Kuroki though hits us over the head with Hiroshima. We see contemporary footage. We visit the Genbaku Dome, including a final shot in which two fake-looking flowers are shown to be growing there. (Spot the symbolism!) This is lazy and knee-jerk, I think. Yes, what happened at Hiroshima and Nagasaki was a horror unique in world history, but it does the playwright a disservice to pull focus away from Mitsue and Takezo. Pushing Hiroshima in the audience's face is a distraction. It forces one to wonder about the meaning of these very heavy references and to think about what Kuroki and Hisashi might be saying with them... but, on that level, they're not actually saying anything.
As I said, it should be about Mitsue and Takezo. Kuroki's film makes me want to do a fan edit, cutting out the faff and just focusing on them, although I'd probably be better off watching a recording of a stage performance Tomoko found on Japanese YouTube.
This film might also have more impact if you're Japanese. Mitsue has survivor guilt. Of course there's nothing culture-specific about the concept of survivor guilt, but someone in the West is less likely to have first-hand experience of it, or to know anyone who has. In Japan, though, the kind of thing described here is even now all too familiar, right up to the present day. There's nothing abstract or remote about it. Japan will always have earthquakes, when they're not also having typhoons and Fukushima meltdowns. What Mitsue describes happened, word for word, to many in Kobe in 1995, or more recently across the country in 2011. People still live with it today. Quite often they commit suicide as a result. That will be part of why the material didn't hit as hard for me as it did for Tomoko.
That's the text. What about the production?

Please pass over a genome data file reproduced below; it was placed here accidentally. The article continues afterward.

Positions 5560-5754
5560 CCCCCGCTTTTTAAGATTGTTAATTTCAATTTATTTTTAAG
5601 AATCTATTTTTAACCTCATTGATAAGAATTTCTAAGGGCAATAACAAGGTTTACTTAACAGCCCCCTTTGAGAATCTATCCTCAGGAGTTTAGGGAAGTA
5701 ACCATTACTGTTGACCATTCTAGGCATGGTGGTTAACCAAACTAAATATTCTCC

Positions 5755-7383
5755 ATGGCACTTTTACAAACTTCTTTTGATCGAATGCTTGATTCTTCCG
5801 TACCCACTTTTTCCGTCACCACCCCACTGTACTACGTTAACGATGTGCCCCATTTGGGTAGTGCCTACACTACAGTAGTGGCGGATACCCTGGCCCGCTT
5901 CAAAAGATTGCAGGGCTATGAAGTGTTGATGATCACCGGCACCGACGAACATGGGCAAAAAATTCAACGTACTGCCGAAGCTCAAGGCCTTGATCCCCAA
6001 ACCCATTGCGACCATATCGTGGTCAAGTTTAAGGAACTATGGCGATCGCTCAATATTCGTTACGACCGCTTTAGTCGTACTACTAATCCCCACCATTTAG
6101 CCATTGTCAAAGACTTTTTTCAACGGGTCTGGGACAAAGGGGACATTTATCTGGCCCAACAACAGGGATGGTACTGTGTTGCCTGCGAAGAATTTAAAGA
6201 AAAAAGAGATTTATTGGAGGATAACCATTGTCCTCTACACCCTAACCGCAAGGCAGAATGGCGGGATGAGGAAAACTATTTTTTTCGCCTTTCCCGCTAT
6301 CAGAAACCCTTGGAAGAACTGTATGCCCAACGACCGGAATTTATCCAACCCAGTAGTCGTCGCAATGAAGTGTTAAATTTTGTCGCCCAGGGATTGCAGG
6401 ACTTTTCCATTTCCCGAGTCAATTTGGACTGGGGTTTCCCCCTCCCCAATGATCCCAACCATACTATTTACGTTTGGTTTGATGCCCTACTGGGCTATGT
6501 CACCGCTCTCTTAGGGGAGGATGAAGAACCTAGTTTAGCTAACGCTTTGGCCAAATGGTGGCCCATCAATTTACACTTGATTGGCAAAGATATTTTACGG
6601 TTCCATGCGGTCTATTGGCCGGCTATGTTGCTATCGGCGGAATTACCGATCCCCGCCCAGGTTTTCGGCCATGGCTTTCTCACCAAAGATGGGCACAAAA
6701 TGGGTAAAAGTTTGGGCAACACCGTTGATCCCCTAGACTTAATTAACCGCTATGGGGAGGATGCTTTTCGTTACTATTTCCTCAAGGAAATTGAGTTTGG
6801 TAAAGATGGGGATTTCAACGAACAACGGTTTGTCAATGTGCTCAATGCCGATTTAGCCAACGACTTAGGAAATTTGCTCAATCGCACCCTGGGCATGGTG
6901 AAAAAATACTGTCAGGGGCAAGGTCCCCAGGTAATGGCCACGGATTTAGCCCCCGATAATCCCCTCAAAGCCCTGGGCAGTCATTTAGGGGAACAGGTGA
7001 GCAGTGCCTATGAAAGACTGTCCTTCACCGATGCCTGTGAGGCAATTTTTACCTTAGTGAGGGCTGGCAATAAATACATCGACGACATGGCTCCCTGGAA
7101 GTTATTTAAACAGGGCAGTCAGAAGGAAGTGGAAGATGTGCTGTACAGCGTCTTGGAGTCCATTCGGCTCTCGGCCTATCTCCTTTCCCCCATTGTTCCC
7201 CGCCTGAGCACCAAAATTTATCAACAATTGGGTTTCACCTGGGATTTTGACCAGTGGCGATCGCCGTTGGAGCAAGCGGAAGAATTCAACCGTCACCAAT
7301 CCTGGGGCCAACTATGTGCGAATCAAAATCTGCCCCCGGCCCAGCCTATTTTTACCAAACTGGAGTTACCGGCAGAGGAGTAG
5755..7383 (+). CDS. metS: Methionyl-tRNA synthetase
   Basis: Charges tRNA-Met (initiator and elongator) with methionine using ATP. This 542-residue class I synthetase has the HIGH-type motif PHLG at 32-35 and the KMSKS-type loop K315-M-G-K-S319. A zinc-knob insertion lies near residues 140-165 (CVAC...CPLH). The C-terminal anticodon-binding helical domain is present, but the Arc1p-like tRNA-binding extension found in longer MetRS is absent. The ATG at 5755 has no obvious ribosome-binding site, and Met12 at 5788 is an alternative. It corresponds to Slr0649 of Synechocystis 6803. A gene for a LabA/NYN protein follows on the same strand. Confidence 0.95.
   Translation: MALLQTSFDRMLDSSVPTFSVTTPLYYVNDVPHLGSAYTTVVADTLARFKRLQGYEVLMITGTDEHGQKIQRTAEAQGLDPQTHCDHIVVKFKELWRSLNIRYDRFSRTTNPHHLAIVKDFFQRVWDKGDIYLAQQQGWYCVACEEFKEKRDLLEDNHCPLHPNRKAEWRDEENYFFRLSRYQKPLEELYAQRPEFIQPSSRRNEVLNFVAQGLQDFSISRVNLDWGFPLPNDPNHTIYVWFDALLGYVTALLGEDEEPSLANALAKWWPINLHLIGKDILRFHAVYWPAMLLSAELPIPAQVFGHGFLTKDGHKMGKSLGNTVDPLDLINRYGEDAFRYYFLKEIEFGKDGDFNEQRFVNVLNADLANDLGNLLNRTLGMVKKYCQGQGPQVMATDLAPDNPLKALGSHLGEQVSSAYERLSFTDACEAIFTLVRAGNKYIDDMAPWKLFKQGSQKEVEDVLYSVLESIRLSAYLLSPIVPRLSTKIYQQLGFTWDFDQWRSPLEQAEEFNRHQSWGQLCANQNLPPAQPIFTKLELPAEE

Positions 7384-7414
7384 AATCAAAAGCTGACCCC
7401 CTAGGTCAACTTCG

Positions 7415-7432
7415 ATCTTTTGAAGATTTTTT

Yoshio Harada is great as Takezo. It's a huge role and he's grabbing it in both hands, especially his famous speech. (It's the one where he gets a spotlight.) Rie Miyazawa, though, is less great as Mitsue. She won awards for her work in this role, but I'm tempted to call her insipid. She's doing everything that's required and she's certainly worth watching in her emotional set-pieces, but I found her a bit too polite and delicate in her approach to the material. She didn't grab me. Give this role to a truly great actress and she'd annihilate you. Oh, and apparently her Hiroshima accent is iffy too, although if you're not from Hiroshima all you'll be thinking is, "I DON'T UNDERSTAND THIS ACCENT; GIVE ME SUBTITLES."
You'll have also guessed that I'm not wild about Kuroki's direction. I think it's too literal. He keeps the camera too far back and gets us watching the realistic set, not the characters. Mind you, I like some of his touches with the ghost (e.g. the spotlight, the blackness into which he departs).
Incidentally, the Japanese title translates as "If I lived with my father." I like that, especially with the layer of meaning that isn't in the original Japanese, where "to be alive" (ikiru) and "to dwell" (kurasu) are entirely different words and can't be combined as we find in the English "to live". Translator Roger Pulvers, though, instead chose the English-language title of The Face of Jizo, which I regret if only for the fact that I can't stop thinking of it as The Face of Jism.
Overall, is it good? Is it worth your time? Answer: yes, although you might have to buy the Japanese R2 DVD if you want to watch it. (Don't worry, it has English subtitles.) Obviously it's not a laugh-a-minute, but I thought it was actually lighter than you'd expect in some respects (e.g. the Takezo ghost character) and it never occurred to me that he wasn't going to help Mitsue get over her problems eventually. Of course it's obviously a stage play, being basically an hour and a half of two characters talking in a single location, but I quite liked that. Stage plays are good. It's nice to have something that isn't the usual movie narrative shape, which you'll find even in independent art movies. (No protagonist, no antagonist and no story development except in the inner life of Mitsue.) It's still interesting and there's a lot to admire here. It might feel a bit long, perhaps, but it's worthwhile.
"What are you doing alive?"